Greek Finance Minister Yanis Varoufakis said he was confident the government would reach a deal with its creditors. Rough Cut (no reporter narration).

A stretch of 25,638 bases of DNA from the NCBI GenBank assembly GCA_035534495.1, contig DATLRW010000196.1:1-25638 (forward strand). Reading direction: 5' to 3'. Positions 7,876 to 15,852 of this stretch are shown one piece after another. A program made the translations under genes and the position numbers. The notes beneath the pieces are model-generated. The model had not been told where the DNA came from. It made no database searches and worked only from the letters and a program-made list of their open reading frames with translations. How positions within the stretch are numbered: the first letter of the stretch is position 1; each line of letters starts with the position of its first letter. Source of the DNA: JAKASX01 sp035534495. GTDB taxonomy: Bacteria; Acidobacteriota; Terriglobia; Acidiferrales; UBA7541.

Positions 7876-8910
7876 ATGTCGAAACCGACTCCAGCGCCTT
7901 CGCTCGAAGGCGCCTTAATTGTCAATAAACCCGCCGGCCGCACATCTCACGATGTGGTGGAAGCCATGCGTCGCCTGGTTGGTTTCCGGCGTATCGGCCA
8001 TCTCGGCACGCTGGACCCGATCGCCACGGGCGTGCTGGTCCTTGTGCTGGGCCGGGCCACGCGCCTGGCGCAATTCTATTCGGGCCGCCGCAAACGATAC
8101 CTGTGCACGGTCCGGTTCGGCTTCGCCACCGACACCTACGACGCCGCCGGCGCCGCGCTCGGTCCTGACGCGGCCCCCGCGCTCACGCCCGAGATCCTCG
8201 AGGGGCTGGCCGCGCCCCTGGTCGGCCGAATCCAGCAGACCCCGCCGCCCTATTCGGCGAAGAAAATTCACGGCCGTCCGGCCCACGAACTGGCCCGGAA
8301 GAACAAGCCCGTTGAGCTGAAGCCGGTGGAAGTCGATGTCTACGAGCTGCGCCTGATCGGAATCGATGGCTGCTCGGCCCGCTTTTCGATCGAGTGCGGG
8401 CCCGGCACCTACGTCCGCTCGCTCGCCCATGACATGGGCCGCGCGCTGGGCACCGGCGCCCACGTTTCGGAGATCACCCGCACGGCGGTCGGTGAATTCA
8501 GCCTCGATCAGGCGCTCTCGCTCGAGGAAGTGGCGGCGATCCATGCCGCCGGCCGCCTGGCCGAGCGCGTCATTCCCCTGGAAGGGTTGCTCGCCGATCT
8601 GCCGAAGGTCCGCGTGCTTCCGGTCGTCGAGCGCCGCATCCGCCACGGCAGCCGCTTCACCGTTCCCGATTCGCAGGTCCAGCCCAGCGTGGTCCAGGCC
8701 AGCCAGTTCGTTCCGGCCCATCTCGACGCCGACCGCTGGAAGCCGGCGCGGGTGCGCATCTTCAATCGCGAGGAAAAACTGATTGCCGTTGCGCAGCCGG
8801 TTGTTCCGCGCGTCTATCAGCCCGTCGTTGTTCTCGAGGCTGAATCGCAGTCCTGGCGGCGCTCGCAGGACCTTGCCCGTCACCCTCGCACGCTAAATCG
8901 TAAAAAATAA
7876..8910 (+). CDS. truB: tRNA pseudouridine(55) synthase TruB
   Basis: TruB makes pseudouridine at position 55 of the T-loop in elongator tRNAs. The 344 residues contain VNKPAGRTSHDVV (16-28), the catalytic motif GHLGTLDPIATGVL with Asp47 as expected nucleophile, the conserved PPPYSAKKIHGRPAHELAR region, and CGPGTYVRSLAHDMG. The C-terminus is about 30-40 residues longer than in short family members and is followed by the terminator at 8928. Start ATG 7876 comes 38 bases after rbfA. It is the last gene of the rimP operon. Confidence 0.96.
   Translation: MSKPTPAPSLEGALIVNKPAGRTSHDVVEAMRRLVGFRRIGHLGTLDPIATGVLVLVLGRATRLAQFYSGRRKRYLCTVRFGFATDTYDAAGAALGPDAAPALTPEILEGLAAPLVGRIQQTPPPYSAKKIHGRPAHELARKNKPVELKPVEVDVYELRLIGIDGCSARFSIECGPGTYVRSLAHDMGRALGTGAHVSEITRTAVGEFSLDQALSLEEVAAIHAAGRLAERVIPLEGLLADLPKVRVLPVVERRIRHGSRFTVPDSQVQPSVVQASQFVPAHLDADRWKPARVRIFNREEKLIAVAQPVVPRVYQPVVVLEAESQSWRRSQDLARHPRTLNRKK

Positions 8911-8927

ROUGH CUT (NO REPORTER NARRATION) STORY: Greek Prime Minister Alexis Tsipras made a new offer on a reforms package to creditors on Sunday (June 21), signaling eleventh-hour concessions to break a deadlock that has pushed Greece to the brink of bankruptcy. His office said Tsipras spoke to the leaders of Germany, France and the European Commission by phone on Sunday to break the deadlock over a cash-for-reforms deal. Time is running out fast now to save Greece from bankruptcy and there will be an emergency summit of eurozone leaders in Brussels on Monday (June 22) to try to reach a deal. French President Francois Hollande, on a visit to Milan, confirmed that Greece had submitted new proposals. EU diplomats said the proposal had not arrived but representatives from the country's European and IMF creditors were set to meet at 1500 GMT on Sunday to discuss it. It was not immediately clear how far the new proposal yielded to creditors' demands for additional spending cuts and tax hikes, but the offer was a ray of hope that a last-minute deal may yet be wrangled before Athens runs out of cash. Tsipras, elected on a pledge to end austerity, has defiantly resisted demands to cut pension spending. But Greek officials have suggested Athens may be willing to consider raising value-added-taxes or other levies to appease the lenders. Tsipras held a full cabinet meeting on the proposals. After almost eight and a half hours Finance Minister Yanis Varoufakis said he was confident the government would reach a deal with its creditors. "We are heading towards a deal," he said. Speaking at a joint news conference in Milan with Italian Prime Minister Matteo Renzi the French president, Francois Hollande, said it was crucial a deal was reached. Renzi echoed his French counterpart's belief. German Finance Minister Wolfgang Schaeuble stuck to his insistence on Sunday that Athens carry out reforms ahead of an emergency summit of euro zone leaders to rescue Greece from default at the end of the month. Money has drained out of Greek banks after a breakdown in talks last weekend, and Greece might have to impose capital controls within days if there is no breakthrough. Sources in Frankfurt and in Brussels said that the European Central Bank's board would discuss the liquidity of Greece's banking sector at 0830 GMT on Monday. The sources said that already Greek pre-orders for deposit withdrawals for Monday have reached 1 billion euros. Tsipras's Syriza party was holding a rally in Athens to send "a loud message of resistance" against demands for more cuts and tax hikes in a country battered by years of recession.